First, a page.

Happiness is about as far removed as you can get from the way many people feel about the State Government granting Attorney-General Jarrod Bleijie the power to overturn judges’ decisions and keep “the worst of the worst” offenders behind bars.
Even Premier Campbell Newman says he’s uncomfortable with the Attorney-General wielding such power to overturn judges’ decisions, but he says the community is calling for tougher sentences and that if you don’t like it, you’re “an apologist for paedophiles.”
But cast your mind back to high school and you’ll probably remember being taught that our parliamentary system is based on what’s called The Separation of Powers – the Executive, the Legislature and the Judiciary.
In other words, having made the laws, the parliament should leave it to the courts to apply those laws. No-one is being an apologist for child sex offenders. The concern here is the precedent this sets for governments targeting certain groups and then acting as judge, jury and executioner.
But is it possible the Queensland Government is in fact well within its rights to take ignore the Separation of Powers?
A nuance that seems to have escaped most was pointed out on 7.30 Queensland by QUT Senior Law Lecturer Peter Black.
Peter Black explained that whilst the Queensland Constitution states that the Supreme Court has unlimited jurisdiction, it can be overruled “either explicitly or implicitly” by a subsequent Act.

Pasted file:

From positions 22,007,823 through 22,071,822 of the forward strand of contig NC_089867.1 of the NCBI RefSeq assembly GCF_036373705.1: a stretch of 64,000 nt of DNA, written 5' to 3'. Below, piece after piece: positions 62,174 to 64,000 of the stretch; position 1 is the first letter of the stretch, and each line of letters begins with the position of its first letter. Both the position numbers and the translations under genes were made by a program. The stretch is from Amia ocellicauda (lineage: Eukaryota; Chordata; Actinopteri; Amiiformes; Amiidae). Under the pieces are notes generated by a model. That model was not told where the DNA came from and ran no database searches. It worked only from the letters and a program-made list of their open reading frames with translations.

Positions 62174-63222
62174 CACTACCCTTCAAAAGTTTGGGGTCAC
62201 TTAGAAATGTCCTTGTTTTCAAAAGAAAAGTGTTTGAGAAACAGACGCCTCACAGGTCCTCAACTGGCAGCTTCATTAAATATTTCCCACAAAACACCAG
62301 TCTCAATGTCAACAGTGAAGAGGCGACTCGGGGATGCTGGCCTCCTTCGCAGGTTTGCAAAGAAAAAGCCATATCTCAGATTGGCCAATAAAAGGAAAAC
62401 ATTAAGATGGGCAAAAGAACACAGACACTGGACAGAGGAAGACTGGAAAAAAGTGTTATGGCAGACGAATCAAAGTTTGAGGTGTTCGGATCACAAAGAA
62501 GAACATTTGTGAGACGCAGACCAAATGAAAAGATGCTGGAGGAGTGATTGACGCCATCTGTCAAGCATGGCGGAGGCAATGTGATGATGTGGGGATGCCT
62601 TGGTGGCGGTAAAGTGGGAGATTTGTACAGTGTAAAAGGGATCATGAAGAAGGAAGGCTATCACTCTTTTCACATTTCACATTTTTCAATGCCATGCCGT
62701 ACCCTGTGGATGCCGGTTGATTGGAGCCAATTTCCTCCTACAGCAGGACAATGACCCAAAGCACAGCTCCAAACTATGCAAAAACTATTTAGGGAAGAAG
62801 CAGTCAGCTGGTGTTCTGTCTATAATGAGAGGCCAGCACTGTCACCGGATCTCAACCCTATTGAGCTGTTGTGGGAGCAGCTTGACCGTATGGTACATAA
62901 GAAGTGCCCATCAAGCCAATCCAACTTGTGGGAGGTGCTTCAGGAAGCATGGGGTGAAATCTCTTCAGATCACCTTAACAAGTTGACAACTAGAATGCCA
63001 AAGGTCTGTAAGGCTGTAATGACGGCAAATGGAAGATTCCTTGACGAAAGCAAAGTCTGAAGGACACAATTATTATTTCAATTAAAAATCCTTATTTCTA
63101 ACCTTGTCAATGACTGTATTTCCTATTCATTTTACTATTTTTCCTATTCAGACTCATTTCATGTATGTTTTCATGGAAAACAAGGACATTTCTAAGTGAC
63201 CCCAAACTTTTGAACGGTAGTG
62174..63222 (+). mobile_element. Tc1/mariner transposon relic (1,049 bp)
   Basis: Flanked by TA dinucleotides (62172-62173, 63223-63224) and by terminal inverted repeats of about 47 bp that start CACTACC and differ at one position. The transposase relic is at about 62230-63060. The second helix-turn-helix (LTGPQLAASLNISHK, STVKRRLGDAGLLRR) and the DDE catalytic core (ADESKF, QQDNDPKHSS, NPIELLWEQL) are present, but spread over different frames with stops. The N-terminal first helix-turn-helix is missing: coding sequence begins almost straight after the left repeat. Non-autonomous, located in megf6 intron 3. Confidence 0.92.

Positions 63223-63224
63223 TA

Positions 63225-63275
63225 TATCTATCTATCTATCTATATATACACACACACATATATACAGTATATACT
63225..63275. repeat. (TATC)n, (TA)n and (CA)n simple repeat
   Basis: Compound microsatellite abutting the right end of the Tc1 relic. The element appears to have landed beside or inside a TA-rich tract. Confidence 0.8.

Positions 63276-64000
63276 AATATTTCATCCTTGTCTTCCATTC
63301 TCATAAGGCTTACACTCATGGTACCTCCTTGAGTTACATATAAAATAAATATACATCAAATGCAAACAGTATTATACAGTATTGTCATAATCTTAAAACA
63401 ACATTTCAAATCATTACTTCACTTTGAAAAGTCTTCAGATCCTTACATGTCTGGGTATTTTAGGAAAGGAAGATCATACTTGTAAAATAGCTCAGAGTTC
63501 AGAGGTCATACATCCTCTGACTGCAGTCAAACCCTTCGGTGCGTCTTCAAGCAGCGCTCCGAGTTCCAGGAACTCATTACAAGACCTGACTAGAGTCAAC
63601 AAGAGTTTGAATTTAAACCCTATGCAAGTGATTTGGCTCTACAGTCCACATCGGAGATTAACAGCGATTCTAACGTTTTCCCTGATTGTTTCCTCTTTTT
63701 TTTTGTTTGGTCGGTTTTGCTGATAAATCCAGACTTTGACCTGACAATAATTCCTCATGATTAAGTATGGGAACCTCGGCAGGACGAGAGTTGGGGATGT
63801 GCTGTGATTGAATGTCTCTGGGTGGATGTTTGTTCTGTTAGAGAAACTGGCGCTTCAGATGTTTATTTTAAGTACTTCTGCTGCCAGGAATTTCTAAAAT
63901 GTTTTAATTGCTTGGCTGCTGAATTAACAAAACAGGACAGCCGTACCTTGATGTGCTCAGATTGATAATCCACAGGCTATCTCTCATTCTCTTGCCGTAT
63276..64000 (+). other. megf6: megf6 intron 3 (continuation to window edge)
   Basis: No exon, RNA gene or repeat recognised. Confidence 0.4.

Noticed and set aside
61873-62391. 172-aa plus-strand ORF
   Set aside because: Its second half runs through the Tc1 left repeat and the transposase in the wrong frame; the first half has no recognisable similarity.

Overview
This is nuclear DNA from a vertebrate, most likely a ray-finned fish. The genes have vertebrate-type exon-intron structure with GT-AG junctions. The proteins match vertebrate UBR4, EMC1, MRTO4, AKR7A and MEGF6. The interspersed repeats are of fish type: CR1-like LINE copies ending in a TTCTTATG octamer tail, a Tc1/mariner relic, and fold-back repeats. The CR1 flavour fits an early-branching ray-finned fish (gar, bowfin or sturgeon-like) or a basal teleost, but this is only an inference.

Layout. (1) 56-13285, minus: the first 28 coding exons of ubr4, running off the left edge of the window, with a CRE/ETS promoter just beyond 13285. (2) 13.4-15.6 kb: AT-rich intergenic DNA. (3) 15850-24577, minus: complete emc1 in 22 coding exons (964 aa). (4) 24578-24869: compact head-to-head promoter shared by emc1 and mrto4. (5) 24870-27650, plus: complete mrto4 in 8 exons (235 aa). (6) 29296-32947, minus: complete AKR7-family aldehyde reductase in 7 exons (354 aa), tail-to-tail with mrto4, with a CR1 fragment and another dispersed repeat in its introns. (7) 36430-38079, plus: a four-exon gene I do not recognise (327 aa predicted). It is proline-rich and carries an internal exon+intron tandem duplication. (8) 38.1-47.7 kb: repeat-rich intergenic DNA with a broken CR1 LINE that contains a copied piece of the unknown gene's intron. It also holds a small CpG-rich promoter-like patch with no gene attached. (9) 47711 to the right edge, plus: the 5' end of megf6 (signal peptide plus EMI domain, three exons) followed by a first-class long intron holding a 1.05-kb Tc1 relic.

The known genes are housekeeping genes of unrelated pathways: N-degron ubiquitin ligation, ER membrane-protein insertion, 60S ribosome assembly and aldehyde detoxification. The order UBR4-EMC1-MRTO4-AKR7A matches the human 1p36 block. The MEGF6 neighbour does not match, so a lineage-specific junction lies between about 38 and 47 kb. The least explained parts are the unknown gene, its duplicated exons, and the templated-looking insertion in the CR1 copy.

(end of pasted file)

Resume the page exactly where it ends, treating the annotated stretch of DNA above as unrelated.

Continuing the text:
“The Queensland Constitution is just an ordinary piece of legislation. It doesn’t have any special status like the Commonwealth Constitution.”
Federally, says Peter Black, it would be a different story: “The Commonwealth Constitution would probably prohibit those laws taking place at a federal level.”
So, would the High Court attempt to shut down this legislation? Peter Black says: “It would require the High Court to extend its existing doctrine.
“But these laws I think are so provocative and arguably so offensive that this is the sort of case that might tempt the High Court to extend their existing doctrine so that they do have a mechanism by which they could restrict and strike down the constitutionality of these laws.”
Of course all this leads to the question – how else can we keep “the worst of the worst” behind bars? Jarod Bleijie himself admitted on 4BC that a better way would be for the parliament to pass tougher laws, equipping judges with tougher penalties.
There’s also been talk of introducing a US-style system where we would get to elect (presumably tougher) judges. Perhaps all of this will lead to judges taking the hint about society’s expectations and the Attorney-General will never have to use his new-found power. What do you think?